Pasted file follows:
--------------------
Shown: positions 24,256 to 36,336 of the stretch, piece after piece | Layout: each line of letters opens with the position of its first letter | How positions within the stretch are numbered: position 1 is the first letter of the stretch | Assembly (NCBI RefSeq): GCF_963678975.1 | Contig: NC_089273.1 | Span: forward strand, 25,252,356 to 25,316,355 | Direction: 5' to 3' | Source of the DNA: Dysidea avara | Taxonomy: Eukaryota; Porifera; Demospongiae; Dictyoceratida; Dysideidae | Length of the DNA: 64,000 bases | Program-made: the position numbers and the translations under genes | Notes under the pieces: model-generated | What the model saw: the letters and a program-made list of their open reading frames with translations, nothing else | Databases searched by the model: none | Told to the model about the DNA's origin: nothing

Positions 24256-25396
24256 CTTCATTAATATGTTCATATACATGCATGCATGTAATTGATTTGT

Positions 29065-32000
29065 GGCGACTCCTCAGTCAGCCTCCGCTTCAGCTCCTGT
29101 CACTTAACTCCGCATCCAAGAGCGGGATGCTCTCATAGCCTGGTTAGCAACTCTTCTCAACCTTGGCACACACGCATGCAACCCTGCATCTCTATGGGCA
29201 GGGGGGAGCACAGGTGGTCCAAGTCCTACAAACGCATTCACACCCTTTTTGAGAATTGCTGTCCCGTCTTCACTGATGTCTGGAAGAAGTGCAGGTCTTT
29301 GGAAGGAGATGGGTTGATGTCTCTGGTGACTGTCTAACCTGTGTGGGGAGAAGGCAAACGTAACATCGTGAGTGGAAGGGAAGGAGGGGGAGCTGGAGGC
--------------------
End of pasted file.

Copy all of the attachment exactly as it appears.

Shown: positions 24,256 to 36,336 of the stretch, piece after piece | Layout: each line of letters opens with the position of its first letter | How positions within the stretch are numbered: position 1 is the first letter of the stretch | Assembly (NCBI RefSeq): GCF_963678975.1 | Contig: NC_089273.1 | Span: forward strand, 25,252,356 to 25,316,355 | Direction: 5' to 3' | Source of the DNA: Dysidea avara | Taxonomy: Eukaryota; Porifera; Demospongiae; Dictyoceratida; Dysideidae | Length of the DNA: 64,000 bases | Program-made: the position numbers and the translations under genes | Notes under the pieces: model-generated | What the model saw: the letters and a program-made list of their open reading frames with translations, nothing else | Databases searched by the model: none | Told to the model about the DNA's origin: nothing

Positions 24256-25396
24256 CTTCATTAATATGTTCATATACATGCATGCATGTAATTGATTTGT

Positions 29065-32000
29065 GGCGACTCCTCAGTCAGCCTCCGCTTCAGCTCCTGT
29101 CACTTAACTCCGCATCCAAGAGCGGGATGCTCTCATAGCCTGGTTAGCAACTCTTCTCAACCTTGGCACACACGCATGCAACCCTGCATCTCTATGGGCA
29201 GGGGGGAGCACAGGTGGTCCAAGTCCTACAAACGCATTCACACCCTTTTTGAGAATTGCTGTCCCGTCTTCACTGATGTCTGGAAGAAGTGCAGGTCTTT
29301 GGAAGGAGATGGGTTGATGTCTCTGGTGACTGTCTAACCTGTGTGGGGAGAAGGCAAACGTAACATCGTGAGTGGAAGGGAAGGAGGGGGAGCTGGAGGC